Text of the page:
He went on to high school and we remained friendly but lost touch over time. I would run into him every few years, and he was always armed with a ready smile and genuine interest in how things were going for me. The beauty of Facebook helped me to reconnect with him, and in the last few years I have rejoiced at his marriage to his wife Michelle, laughed at their clever announcement to the world that she was pregnant, and oohed and ahhhed over the newborn pictures of his son, Max, when he was born 10 months ago. I was really happy for him.
So when Dan shared this awful news when I got home from a Girl Scout event (happy but tired from coraling 18 first and fifth grade girls for a few hours and all the Christmas preparations and events that have been lovely but make life rather full), I was stunned. And grief stricken.
I mourned for that happy kid that I met all those years ago and the gift he gave me of being my friend.
I mourned for his son and his wife and the implications of what his loss will mean to them.
I mourned that this happened so close to Christmas, and that I'm sure there are gifts for him that will never be opened.
And that reminded me of those innocent babies in Sandy Hook, who were killed for no reason a few years ago by that madman, and the gifts their parents gave them that were never opened.
And when I scrolled through Facebook and saw all the beautiful tributes to Chris, mostly saying what I felt- how nice he was, how kind he was, how easy to smile, how benevolent- I cried all over again. I hope he knew all these people loved him.
This year I have thought a lot about why being involved in my church is so important to me around Christmas. And a big part of it for me is realizing the structure it provides: no matter who we have lost or gained over the previous year, whatever joys or challenges we have faced, whatever bitter or sweet we have experienced, the church service will be there on Christmas Eve at 4pm with a Pastor delivering the Christmas message, the choir singing the Christmas hymns, and my church family standing there in the pews next to me, either celebrating the year or holding me up as I struggle to get through.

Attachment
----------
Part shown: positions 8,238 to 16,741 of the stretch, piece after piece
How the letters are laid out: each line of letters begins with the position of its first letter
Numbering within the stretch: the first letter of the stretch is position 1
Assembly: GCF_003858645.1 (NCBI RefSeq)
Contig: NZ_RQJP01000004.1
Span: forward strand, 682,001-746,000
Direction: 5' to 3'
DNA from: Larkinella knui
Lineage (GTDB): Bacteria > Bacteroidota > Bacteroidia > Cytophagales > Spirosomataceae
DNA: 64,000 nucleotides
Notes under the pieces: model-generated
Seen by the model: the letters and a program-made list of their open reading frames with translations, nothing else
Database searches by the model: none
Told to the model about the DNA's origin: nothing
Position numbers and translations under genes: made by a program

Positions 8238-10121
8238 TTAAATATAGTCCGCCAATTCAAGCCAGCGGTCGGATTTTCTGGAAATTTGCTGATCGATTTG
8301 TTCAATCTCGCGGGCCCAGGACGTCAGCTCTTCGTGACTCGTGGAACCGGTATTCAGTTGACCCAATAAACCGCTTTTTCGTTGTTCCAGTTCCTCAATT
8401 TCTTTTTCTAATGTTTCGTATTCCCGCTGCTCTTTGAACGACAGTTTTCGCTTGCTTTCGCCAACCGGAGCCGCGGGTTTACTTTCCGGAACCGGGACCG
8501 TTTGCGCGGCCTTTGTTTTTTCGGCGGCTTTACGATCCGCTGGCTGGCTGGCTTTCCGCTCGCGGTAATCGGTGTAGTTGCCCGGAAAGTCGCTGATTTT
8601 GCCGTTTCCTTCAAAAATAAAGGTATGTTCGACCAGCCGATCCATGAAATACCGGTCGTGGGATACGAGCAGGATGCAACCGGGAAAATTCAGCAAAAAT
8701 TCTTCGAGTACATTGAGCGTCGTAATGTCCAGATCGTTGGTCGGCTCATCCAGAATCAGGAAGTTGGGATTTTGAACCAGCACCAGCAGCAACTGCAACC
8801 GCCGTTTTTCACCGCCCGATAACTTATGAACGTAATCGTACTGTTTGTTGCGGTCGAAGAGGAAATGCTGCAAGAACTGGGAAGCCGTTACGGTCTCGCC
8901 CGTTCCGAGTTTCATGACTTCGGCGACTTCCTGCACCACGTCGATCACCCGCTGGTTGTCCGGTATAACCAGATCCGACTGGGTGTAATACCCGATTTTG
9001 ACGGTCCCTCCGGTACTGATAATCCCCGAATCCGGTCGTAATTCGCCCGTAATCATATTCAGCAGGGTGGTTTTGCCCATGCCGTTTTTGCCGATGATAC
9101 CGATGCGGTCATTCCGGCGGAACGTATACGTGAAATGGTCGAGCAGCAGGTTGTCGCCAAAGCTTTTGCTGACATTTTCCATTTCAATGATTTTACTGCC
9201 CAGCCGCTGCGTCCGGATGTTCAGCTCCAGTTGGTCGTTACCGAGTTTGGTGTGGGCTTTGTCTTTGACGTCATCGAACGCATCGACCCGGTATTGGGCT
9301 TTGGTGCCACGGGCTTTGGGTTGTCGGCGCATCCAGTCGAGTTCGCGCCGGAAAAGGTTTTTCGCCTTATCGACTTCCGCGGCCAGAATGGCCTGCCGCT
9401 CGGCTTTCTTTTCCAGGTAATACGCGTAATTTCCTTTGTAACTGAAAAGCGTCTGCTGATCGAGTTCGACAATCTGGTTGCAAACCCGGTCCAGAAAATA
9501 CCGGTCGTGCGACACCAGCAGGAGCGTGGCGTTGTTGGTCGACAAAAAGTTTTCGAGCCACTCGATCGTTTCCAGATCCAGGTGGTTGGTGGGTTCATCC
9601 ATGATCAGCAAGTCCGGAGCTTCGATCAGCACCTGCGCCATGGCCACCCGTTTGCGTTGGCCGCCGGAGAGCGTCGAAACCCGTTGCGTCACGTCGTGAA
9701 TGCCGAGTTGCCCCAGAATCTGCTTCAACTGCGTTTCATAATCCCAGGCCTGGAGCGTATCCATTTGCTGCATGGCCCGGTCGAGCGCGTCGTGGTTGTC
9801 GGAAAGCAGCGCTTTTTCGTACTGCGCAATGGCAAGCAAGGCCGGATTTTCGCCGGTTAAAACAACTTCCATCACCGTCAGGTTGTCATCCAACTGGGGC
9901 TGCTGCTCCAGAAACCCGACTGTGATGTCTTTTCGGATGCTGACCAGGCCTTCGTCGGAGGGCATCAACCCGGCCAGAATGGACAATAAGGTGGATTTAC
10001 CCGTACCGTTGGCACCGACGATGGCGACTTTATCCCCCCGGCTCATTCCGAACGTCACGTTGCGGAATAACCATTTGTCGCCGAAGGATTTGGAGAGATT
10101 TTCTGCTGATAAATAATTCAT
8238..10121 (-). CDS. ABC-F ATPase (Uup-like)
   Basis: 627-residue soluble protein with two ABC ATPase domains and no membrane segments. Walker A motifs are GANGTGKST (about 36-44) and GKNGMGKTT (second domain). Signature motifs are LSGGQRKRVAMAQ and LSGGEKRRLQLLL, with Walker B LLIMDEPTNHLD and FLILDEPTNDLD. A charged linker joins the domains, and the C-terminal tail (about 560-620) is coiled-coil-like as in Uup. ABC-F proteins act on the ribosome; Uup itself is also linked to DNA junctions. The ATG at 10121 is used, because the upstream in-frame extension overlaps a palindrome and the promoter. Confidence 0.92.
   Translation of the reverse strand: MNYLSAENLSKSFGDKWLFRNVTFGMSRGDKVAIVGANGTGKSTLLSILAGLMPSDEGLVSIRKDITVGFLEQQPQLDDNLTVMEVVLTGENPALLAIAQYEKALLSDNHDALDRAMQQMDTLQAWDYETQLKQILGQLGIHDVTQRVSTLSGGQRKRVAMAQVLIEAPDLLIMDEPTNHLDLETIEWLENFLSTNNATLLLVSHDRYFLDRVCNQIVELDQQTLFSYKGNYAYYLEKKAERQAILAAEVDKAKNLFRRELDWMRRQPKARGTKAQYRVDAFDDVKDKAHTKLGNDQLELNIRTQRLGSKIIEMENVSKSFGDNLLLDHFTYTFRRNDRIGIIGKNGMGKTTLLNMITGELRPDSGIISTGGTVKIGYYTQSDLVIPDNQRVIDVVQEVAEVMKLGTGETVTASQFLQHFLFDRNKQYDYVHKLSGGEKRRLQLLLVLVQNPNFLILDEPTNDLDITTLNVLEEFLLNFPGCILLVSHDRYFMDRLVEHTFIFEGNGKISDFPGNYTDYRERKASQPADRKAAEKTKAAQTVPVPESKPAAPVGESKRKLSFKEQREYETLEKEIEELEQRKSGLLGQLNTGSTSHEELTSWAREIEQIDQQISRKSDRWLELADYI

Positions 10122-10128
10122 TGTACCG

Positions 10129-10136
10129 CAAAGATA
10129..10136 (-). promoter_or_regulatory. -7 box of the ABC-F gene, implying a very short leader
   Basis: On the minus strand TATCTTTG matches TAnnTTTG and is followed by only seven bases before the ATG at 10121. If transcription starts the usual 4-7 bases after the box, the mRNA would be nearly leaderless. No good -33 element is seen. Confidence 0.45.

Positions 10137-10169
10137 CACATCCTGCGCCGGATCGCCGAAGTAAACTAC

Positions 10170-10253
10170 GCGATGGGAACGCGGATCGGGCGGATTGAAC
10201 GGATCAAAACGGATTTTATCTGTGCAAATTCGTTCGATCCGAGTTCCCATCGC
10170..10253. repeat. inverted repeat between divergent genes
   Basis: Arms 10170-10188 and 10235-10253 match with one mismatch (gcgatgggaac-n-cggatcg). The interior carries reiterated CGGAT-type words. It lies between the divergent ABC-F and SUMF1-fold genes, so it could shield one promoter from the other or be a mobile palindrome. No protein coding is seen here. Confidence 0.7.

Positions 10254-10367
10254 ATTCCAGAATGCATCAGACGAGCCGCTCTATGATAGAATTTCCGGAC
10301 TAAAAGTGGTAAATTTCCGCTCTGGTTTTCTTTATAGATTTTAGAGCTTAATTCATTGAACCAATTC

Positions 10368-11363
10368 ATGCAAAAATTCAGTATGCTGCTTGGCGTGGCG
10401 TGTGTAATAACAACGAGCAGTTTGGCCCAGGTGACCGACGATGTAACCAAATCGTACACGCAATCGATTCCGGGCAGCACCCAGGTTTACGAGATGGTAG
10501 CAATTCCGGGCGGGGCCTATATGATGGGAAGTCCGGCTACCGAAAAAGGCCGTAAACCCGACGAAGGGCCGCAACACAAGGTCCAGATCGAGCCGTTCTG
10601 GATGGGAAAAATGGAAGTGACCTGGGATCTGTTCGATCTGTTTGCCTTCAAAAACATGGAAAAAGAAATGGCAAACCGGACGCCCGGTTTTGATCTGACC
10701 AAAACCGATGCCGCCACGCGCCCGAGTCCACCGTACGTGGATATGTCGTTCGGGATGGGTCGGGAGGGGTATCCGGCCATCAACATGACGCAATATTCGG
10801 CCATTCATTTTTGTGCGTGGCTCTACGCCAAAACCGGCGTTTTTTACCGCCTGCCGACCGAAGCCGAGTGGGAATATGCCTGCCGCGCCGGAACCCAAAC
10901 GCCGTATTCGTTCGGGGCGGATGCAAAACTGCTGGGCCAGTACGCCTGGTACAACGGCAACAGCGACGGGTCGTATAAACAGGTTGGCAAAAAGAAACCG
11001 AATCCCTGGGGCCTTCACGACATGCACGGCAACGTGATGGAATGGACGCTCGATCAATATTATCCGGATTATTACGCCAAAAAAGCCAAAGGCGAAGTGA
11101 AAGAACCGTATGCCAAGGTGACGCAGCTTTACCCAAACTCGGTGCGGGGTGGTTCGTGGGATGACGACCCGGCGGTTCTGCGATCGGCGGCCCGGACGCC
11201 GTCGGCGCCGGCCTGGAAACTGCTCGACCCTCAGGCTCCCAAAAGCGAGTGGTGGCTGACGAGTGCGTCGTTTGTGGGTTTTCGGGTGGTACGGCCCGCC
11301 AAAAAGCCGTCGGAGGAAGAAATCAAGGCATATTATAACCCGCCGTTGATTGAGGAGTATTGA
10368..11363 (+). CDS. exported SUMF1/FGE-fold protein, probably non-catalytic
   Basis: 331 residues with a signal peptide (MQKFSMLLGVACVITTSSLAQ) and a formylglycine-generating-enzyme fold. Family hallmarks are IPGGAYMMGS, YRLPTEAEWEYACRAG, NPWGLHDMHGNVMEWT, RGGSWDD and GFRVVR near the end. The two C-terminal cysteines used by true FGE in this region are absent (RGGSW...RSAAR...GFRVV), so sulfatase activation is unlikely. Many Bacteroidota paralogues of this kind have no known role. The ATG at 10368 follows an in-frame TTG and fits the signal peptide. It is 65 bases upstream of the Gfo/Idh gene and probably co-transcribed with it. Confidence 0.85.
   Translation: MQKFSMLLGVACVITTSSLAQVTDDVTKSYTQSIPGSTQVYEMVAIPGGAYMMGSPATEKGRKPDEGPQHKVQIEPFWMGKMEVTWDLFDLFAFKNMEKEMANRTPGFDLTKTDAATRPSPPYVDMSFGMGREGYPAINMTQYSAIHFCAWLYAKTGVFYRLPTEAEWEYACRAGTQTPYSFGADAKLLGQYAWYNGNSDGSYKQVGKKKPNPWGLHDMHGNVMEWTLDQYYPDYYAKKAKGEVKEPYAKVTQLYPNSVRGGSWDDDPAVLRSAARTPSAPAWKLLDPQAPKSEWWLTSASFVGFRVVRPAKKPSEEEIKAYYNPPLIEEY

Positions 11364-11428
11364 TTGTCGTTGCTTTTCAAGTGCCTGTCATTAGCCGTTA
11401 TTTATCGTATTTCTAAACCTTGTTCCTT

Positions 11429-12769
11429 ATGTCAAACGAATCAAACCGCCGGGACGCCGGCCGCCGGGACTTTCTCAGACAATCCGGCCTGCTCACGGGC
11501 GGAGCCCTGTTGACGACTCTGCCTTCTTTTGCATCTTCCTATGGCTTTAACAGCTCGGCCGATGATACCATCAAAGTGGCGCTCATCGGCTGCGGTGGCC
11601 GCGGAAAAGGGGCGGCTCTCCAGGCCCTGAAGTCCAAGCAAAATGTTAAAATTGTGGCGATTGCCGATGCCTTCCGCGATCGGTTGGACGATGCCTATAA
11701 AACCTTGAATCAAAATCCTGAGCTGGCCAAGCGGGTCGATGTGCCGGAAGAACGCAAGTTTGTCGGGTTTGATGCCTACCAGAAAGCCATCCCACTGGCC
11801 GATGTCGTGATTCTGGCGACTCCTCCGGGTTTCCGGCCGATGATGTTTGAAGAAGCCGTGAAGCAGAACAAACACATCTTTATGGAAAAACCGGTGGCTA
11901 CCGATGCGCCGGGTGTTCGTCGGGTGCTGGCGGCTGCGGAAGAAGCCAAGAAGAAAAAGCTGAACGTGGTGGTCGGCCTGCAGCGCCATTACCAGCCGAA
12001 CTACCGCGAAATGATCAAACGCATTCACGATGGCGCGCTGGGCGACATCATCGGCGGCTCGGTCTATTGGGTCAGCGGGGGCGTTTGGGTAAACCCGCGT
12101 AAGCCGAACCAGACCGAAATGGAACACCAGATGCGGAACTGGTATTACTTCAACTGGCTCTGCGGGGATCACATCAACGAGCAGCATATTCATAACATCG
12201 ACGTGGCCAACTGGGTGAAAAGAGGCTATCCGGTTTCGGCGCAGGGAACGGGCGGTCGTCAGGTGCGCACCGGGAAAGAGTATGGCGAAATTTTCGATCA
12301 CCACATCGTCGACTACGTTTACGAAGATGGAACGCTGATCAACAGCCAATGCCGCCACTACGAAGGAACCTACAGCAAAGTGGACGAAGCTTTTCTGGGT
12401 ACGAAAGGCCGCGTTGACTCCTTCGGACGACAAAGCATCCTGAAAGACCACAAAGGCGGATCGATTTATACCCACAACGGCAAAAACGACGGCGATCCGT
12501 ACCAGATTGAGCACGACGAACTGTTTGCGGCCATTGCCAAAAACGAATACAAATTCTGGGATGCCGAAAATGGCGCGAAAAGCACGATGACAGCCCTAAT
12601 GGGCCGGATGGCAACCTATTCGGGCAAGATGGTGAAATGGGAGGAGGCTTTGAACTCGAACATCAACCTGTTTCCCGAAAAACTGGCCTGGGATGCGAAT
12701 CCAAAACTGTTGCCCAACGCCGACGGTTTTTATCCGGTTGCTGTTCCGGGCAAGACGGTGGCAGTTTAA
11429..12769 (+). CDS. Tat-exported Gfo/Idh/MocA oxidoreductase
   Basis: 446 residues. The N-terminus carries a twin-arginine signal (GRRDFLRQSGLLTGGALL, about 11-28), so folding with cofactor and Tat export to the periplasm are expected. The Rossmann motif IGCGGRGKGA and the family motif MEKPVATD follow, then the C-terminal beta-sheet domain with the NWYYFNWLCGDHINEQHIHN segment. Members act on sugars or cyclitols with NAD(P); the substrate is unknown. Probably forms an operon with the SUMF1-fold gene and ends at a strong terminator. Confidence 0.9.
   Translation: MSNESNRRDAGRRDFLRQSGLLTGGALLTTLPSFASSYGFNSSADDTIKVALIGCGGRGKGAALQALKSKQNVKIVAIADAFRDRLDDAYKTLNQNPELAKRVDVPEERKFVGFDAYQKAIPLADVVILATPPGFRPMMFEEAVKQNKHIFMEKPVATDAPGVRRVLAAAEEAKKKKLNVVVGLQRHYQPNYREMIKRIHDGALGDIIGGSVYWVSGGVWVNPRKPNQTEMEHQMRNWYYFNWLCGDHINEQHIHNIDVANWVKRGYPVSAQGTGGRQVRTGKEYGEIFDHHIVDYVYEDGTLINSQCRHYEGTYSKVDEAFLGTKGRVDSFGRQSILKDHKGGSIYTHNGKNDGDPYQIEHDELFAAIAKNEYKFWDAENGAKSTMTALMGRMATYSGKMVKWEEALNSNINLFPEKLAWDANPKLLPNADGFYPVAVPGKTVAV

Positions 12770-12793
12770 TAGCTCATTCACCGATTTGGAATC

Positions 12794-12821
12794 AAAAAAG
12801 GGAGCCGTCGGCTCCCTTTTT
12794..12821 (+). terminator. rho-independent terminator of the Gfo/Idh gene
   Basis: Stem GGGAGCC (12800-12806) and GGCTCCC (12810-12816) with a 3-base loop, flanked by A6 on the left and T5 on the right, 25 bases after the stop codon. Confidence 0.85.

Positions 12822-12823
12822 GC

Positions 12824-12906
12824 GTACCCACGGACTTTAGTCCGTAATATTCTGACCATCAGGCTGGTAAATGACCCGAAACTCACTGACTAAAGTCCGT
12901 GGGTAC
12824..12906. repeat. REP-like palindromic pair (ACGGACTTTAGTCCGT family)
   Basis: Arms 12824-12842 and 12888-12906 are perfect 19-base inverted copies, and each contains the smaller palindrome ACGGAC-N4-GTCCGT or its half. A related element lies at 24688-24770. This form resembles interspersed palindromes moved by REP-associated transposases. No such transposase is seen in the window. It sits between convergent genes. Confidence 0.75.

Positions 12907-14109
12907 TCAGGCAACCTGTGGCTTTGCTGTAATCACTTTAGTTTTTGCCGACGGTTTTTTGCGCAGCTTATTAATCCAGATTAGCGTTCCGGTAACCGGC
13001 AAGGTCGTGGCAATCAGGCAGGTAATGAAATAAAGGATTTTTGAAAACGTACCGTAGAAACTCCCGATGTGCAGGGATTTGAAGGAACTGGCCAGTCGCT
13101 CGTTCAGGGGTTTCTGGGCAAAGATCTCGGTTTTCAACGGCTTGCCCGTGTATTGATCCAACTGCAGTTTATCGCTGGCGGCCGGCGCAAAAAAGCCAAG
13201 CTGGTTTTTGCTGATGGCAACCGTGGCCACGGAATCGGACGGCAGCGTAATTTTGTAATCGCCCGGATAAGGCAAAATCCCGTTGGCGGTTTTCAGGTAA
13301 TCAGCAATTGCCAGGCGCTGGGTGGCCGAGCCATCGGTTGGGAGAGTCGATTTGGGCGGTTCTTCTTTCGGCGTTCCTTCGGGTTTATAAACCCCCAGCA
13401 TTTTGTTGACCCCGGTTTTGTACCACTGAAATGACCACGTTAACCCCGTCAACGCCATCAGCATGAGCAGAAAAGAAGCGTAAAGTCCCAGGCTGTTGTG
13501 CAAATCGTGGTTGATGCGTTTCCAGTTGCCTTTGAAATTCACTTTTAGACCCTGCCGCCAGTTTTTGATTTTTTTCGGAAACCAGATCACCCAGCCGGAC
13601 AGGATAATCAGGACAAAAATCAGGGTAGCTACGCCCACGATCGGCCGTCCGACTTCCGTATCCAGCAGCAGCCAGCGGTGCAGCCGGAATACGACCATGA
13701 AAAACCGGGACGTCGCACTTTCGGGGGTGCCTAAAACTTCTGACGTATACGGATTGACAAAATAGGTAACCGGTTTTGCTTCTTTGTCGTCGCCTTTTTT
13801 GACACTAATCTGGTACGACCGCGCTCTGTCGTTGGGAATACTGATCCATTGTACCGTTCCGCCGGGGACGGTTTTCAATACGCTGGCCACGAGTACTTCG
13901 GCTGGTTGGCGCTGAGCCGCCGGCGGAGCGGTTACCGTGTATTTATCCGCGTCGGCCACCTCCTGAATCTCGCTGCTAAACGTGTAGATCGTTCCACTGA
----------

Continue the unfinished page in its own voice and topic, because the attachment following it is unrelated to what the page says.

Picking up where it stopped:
So yes, I have lived long enough now to make Christmas bittersweet. These shadows of sadness are there in the corners.
But I have so, so much sweetness: my babies. My babies. My babies.
Sharing Christmas with them... the anticipation, the advent calendars, the peaceful Advent church services, the Christmas music in the car, the special ornaments on the tree, the Christmas cards that show how they've grown, the holiday movies and baking shows we watch together, the Christmas Eve pajamas, the annual reading of 'Twas the Night Before Christmas. So much sweetness and joy.
In three days, another Christmas Eve will be upon us. My gifts are all bought and mostly wrapped. The cards are out, the outfits are ready, the plans are made, and all I have left is some baking to do. I will love every minute of watching them, taking a million pictures, and savoring all that sweet.
I thank God every day for the health of my husband and children, the blessings He has placed on me this year, and the church that I am a part of. I understand God's sovereignty in my life and accept it.
I understand and accept the bitter and the sweet.